LETTER TO THE EDITOR: Lack of male principals

Dear Editor: The Rotary Club of Downey sponsors a program called Recognize Readers. It is designed to show appreciation of elementary school children that have made outstanding progress in reading, many of them starting with no knowledge of English.

The program recognizes each child individually with a certificate and a gift card. The impact of the recognition on these young minds is formidable and is equivalent to the financial impact of Rotary’s support of the YMCA and Arc.

The ceremony consists of every elementary school principal introducing her student and reading his curriculum vitae. Then the superintendent of the Downey school district, who is also a Rotarian, gives the student a certificate and a gift card and a picture is taken of the child with his school principal and the superintendent. I believe that this ceremony will become a memorable event in the child’s life and an encouragement to continue pursuing academic goals.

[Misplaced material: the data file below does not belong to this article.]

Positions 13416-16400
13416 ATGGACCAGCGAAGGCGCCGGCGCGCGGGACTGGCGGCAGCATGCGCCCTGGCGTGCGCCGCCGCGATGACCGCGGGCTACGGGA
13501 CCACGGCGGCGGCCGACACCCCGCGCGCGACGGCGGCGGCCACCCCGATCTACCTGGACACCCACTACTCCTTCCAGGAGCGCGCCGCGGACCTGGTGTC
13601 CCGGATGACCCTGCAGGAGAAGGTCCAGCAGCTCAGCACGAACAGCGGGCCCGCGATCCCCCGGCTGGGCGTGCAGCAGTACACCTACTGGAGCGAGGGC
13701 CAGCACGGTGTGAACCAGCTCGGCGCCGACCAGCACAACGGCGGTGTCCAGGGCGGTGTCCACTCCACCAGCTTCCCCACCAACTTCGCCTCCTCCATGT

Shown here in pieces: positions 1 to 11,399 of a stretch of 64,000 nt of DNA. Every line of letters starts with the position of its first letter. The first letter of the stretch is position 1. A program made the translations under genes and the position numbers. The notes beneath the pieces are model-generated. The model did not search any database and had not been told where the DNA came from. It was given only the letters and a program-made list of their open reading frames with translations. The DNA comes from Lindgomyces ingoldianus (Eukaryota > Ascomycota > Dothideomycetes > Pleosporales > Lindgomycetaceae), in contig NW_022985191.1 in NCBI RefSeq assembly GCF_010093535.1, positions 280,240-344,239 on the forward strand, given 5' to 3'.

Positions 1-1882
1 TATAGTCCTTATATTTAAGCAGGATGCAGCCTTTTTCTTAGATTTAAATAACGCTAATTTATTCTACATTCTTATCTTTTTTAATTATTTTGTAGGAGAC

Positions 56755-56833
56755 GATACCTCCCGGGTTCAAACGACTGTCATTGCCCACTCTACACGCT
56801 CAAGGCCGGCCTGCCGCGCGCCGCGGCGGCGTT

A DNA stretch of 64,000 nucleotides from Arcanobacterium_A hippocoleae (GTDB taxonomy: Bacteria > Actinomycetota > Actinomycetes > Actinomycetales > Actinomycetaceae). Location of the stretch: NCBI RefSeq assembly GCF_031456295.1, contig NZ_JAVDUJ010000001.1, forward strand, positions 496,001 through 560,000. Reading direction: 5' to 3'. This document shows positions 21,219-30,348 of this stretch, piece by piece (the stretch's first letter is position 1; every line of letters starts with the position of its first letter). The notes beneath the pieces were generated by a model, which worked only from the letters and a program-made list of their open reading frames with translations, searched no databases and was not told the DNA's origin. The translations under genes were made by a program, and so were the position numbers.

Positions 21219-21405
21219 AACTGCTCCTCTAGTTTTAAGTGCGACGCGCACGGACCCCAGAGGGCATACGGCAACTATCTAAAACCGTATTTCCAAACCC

What I found remarkable in the ceremony is that there was not a single man among the 13 school principals that participated in the ceremony. Risking being accused of Masculism, I wish to point out that men should also have the opportunity to become elementary school principals.

I already heard that there are no men who are elementary school teachers as a reason for the lack of men in these positions. I suggest that it is easy to find a solution by hiring displaced middle age managers to be school principals.

I assume that the main job of school principals is to manage the school and bringing in men with practical business management experience to these positions will be a fresh wind that will stimulate thinking out of the box for all school principals and will benefit the school district and the students.

Jorge Montero Downey